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Just about every night before I go to bed, I imagine that I’ve been racing the Dirty Kanza 200 since 6:00 a.m., I’m exhausted, I’m in a lot of pain, and I’m nowhere near the finish line. And I always have the same thought: What on earth have I gotten myself into, and how am I going to do it?
Like thousands of cyclists across the globe, I entered my name into the lottery for the 2019 Dirty Kanza. This past week I got the good news — I got in. Over the past few months, I’ve had to commit to long days of training, despite not knowing if I was in or out.
I am hardly an elite athlete. I’m your everyday mid-pack, Cat. 4, 40+ racer with a family (wife, little kids, and puppy), a job, lower back pain, and limited time to ride and train. Although I currently live in Boulder, Colorado, I’m not one of those super-fit Boulderites. My growing list of cycling accomplishments includes competing in the Leadville Trail 100, the Crusher in the Tushar, and plenty of cyclocross races, however, I’ve never come close to the podium at any of these races. And I’ve never ridden (let alone raced) my bike for 200 miles.
For riders like me, racing the Dirty Kanza is a race against ourselves. We want to see what we are capable of, and we want to see how our bodies stand up against a brutally challenging course. I expect it to be one of the best — and worst — things I’ve ever done.
Step one was figuring out how to balance family and work life with around 8 to 14 hours per week of riding time. My work day is flexible, so I crafted a schedule where I do the bulk of my training during the week, with only one relatively short ride on the weekends. I’ve often had to ride at night to accommodate this schedule, which is good practice because I expect to be riding well into the night in Kansas. I’ve also given up skiing this winter, instead opting to train on my fat bike up at the slopes while my kids are in ski school. It’s a schedule that, thus far, has worked for my family.
The next step was to determine the specifics of my training. I train with a power meter and knew I wanted to work with a coach. I had several criteria in mind when choosing a coach. I wanted someone with Dirty Kanza experience and someone who I liked personally. An added bonus would be a coach that was local, and would, therefore, have a sense of the local terrain and weather conditions when planning/adjusting my training. Thus, I chose (former VeloNews staffers) Kristen and Nick Legan, who now operate a coaching company called Rambleur Rising.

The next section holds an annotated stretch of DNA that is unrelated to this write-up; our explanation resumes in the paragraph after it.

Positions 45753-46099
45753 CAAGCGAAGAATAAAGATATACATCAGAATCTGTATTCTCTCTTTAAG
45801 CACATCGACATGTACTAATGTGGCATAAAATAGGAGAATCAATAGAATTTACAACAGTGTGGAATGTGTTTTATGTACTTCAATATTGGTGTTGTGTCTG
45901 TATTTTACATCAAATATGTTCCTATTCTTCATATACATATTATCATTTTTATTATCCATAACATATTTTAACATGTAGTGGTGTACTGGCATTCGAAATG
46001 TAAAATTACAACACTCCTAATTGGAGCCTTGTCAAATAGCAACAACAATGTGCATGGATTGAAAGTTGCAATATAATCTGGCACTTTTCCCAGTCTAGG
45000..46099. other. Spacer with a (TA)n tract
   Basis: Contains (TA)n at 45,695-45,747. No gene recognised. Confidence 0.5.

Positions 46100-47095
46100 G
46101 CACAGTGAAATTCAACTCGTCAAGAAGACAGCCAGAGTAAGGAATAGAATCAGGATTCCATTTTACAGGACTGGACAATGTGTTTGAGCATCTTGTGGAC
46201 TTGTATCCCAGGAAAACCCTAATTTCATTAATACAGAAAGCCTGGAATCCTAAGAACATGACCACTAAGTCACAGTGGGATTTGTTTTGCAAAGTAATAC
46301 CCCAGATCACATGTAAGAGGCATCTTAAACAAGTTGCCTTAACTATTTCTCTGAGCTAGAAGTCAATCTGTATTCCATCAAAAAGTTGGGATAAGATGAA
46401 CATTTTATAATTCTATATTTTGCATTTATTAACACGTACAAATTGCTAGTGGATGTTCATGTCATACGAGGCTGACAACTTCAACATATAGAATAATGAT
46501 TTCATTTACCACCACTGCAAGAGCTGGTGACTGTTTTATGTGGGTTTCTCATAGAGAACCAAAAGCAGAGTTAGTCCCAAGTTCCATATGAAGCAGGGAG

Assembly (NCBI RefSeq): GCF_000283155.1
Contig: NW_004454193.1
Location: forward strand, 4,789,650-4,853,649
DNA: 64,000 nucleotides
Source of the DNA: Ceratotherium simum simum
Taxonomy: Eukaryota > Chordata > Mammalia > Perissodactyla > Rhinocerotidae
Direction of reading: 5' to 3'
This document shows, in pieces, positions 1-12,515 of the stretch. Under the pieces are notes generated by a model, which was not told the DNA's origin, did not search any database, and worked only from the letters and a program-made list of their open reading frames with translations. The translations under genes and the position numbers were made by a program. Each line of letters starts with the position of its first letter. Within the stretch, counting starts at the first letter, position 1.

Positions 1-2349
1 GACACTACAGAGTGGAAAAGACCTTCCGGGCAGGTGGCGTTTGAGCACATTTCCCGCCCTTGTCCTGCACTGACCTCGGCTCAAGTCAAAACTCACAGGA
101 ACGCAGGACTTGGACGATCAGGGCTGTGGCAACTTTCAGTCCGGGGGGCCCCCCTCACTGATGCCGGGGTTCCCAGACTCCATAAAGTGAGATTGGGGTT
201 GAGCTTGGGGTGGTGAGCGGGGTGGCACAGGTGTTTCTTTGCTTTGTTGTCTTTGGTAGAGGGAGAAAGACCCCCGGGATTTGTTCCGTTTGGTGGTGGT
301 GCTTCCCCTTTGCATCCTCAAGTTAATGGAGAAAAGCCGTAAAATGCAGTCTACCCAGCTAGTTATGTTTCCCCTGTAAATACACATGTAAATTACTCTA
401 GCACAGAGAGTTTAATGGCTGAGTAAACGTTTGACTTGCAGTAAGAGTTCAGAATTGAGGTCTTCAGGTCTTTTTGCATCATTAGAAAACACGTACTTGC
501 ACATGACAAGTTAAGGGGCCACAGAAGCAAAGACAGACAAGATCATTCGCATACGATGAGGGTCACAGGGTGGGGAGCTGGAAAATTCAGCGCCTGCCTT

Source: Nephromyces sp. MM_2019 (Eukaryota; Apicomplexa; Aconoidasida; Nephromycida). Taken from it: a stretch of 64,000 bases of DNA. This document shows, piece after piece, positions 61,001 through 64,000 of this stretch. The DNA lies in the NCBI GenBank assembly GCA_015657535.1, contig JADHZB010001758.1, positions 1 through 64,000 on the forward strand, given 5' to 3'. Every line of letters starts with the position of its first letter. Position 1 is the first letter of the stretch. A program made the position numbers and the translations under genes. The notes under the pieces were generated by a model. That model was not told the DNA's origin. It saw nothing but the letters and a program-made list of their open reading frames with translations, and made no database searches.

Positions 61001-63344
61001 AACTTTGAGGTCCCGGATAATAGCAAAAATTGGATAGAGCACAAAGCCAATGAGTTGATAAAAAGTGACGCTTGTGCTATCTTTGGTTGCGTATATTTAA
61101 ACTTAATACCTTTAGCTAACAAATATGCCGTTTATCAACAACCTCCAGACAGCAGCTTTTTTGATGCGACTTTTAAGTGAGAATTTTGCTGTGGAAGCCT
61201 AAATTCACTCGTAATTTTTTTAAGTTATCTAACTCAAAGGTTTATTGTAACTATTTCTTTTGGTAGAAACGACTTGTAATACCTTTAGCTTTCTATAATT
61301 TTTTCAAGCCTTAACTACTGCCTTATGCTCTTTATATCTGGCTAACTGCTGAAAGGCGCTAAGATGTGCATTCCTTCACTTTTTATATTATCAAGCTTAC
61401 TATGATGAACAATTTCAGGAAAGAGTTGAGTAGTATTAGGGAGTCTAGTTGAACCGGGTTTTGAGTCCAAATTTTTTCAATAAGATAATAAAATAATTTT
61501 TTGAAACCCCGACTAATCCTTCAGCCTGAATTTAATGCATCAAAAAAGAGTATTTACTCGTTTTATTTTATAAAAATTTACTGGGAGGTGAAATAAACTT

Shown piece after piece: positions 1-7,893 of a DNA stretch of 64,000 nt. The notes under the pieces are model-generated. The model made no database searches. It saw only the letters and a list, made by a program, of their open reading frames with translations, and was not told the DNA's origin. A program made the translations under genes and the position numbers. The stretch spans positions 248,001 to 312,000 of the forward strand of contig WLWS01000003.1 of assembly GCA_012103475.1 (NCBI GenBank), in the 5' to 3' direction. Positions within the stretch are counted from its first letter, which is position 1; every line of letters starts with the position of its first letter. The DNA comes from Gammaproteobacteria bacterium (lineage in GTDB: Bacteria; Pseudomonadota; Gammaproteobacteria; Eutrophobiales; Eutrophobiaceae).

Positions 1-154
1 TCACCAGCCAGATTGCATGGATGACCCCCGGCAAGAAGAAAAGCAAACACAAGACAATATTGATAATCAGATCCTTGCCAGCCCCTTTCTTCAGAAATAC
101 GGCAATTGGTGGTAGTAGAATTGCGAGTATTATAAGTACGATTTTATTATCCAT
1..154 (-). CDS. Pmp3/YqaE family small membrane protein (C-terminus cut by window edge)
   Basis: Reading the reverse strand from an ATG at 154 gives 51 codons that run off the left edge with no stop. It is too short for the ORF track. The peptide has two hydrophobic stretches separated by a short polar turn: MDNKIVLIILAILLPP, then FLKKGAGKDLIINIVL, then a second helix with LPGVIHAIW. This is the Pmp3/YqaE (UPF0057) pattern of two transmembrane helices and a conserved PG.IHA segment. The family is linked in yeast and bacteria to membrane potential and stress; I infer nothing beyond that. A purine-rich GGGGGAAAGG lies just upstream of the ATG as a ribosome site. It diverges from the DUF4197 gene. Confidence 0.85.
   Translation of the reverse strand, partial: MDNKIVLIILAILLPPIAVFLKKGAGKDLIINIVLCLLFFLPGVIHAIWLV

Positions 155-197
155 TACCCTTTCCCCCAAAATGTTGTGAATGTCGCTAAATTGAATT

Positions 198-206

Kristen creates individualized structured workouts for me and uploads them to my TrainingPeaks account for me to follow. These workouts include intervals at specific ranges (or zones) of intensity, which are measured by my power meter. Once I’ve completed each ride, it is uploaded from my GPS device to TrainingPeaks for Kristen to review, give feedback, and make adjustments if needed.
Because of my full life schedule, I need to be as efficient as possible with my training time. I don’t have time to waste. One cool piece of equipment I’ve recently incorporated into my training is a pair of SOLOS Smart Glasses. SOLOS was kind enough to lend me a pair to try out. One great feature of the glasses is the heads-up display of my data, including power. I no longer have to look down at my bike computer to see if I’m “in the zone,” which is obviously a safety benefit.
Moreover, the glasses also display the structured workout details from my TrainingPeaks account. I used to put my workouts on a post-it note on my stem. Those days are gone. I just press start, and the glasses visually and audibly guide me through each step, and allow me to monitor in real time how well I’m hitting the prescribed power zones (for example, if my power is too high or too low, the power is displayed in red, but when I’m “in the zone” it’s displayed in green). This really helps me get the most out of each workout.
The first time I put the SOLOS glasses to the test was back in November, when my training plan called for a three-plus hour ride with intervals: one 30-minute interval at low zone three (180-192 watts); two 15-minute intervals at high zone three (192-216 watts); and three five-minute intervals at zone 4 (216-252 watts). The winds were angry that day, so in an attempt to avoid some of it, I headed up Sunshine Canyon here in Boulder.
During the ride, the benefits of the SOLOS glasses were immediately apparent right in front of me (literally). The climb up Sunshine Canyon has no shoulder, plenty of curves, as well as significant motor vehicle traffic. Being able to concentrate on what was in front of me, including my ride data, and not having to look down at notes or a computer, felt safer. And, with the data always in my field of view, I really nailed the planned intervals (even that first one, where I had to thread the needle of a 12-watt window).
Although my training has been going well, I still often feel like Willie Mays Hays (played by Wesley Snipes) in the movie “Major League,” like I’m going to be carried out of the spring training dorms (or, in this case, the dorms of Emporia State University) in the middle of the night because I don’t belong at a race this big. Stay tuned!